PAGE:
As soon as the Mauritshuis reopens – 29 August 2021 - Scented flowers and perfumes, foul-smelling canals and unpleasant body odours, smell and well-being, new aromas from far-away lands (spices, tobacco, coffee and tea), the disappearing smells of the bleaching fields, old crafts and more. Can life in the seventeenth century be captured in smell? How are smell (and scent) portrayed? What significance did people attach to smell? And what aromatic connotations do artworks have? In this exhibition, the Mauritshuis will undertake smell-historical research. In the vicinity of the art, various historic scents will be prepared to bring the paintings in the exhibition to life.
Please note: In connection with the nationally tightened Corona measures, we will unfortunately have to keep the doors of the Royal Picture Gallery Mauritshuis closed again until further notice. As soon as the museum reopens, this exhibition will open as well. We will keep you posted on our website, newsletter and social media channels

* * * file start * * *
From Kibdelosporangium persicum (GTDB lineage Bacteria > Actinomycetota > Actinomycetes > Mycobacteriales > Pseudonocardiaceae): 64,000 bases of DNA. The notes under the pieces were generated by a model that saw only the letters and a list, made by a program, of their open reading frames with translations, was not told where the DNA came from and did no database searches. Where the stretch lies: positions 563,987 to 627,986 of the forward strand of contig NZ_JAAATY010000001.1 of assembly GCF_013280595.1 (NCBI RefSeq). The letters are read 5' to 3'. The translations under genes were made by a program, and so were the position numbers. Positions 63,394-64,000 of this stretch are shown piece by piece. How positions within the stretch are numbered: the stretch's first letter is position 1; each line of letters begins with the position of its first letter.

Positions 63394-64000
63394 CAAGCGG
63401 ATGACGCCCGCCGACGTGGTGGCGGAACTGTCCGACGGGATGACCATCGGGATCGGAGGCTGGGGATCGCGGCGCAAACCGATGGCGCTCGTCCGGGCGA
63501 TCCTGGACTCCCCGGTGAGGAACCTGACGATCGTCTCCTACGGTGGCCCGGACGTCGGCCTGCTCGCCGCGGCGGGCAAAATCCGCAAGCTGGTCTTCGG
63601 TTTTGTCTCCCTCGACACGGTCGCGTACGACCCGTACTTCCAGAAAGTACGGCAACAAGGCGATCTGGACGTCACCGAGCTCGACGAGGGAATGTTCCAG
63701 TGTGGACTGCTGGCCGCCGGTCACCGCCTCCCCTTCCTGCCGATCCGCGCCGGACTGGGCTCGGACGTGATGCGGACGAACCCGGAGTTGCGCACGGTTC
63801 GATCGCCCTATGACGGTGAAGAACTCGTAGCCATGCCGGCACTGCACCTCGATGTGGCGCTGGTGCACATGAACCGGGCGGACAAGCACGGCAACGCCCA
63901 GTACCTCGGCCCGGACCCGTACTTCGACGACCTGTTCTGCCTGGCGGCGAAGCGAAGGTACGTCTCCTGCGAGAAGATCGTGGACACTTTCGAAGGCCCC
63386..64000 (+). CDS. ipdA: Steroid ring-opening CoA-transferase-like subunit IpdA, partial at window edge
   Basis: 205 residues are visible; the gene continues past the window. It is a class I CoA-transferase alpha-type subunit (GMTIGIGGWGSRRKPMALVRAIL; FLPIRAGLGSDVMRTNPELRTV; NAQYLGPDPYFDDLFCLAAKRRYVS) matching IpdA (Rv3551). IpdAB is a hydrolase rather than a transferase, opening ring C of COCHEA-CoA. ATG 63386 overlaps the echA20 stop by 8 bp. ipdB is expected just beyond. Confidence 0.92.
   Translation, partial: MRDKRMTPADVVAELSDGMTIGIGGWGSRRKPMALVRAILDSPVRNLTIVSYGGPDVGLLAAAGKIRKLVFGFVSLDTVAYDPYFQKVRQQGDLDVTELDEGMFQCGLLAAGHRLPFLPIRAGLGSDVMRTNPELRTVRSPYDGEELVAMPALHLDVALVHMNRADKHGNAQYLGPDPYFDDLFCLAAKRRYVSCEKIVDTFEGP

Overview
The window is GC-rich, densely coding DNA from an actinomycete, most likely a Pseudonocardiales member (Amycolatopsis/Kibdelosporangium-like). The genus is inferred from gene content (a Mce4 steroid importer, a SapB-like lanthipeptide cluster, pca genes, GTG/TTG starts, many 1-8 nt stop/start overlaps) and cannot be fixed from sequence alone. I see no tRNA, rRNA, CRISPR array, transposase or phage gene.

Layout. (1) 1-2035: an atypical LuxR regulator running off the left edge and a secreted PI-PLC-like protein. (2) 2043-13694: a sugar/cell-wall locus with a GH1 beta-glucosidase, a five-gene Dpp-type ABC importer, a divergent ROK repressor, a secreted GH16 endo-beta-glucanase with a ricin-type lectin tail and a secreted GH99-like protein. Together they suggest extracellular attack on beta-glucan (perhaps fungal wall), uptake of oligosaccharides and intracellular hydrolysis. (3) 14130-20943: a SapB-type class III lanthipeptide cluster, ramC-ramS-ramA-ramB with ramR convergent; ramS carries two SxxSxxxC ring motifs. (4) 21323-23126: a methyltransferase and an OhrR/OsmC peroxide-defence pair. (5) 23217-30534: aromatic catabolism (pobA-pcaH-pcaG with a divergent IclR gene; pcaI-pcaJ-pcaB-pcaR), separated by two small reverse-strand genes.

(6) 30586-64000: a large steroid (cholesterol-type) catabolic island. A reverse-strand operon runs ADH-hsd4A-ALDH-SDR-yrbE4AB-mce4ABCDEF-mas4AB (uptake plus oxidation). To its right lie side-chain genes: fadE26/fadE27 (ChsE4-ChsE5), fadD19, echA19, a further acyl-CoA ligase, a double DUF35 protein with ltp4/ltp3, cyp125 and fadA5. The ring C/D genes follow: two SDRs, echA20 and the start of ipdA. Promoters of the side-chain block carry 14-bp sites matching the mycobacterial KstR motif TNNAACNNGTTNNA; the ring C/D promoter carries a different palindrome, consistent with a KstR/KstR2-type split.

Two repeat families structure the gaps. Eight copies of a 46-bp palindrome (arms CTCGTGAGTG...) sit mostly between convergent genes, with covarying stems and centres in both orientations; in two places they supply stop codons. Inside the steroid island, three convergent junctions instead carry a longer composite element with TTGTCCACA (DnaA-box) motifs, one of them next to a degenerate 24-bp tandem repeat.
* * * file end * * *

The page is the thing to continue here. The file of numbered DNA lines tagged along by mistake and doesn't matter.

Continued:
Detail from Frans Hals’s painting, Portrait of Aletta Olycan, 1625, during
Facelifts & make-overs
7 October 2021 t/m 9 January 2022 - Very few
people know that there is a conservation studio in the Mauritshuis attic. A
team of in-house conservators works there, dedicating their time to
conservation, restoration and research and ensuring that the collection remains
in top condition. In 2021 it will be some 25 years since the studio was
installed in the attic. In Facelifts and Makeovers the most intriguing
restorations of the past twenty years will be unveiled, including paintings by
Rembrandt, Vermeer, Hals, Steen and Rubens, but also by some lesser-known
artists such as Cornelis de Heem and Jacob Ochtervelt. Restoring centuries-old
paintings appeals to the imagination. What does it involve? What can we learn
from conservation treatment? What do paintings look like ‘before’ and ‘after’? And what have been
the most surprising findings?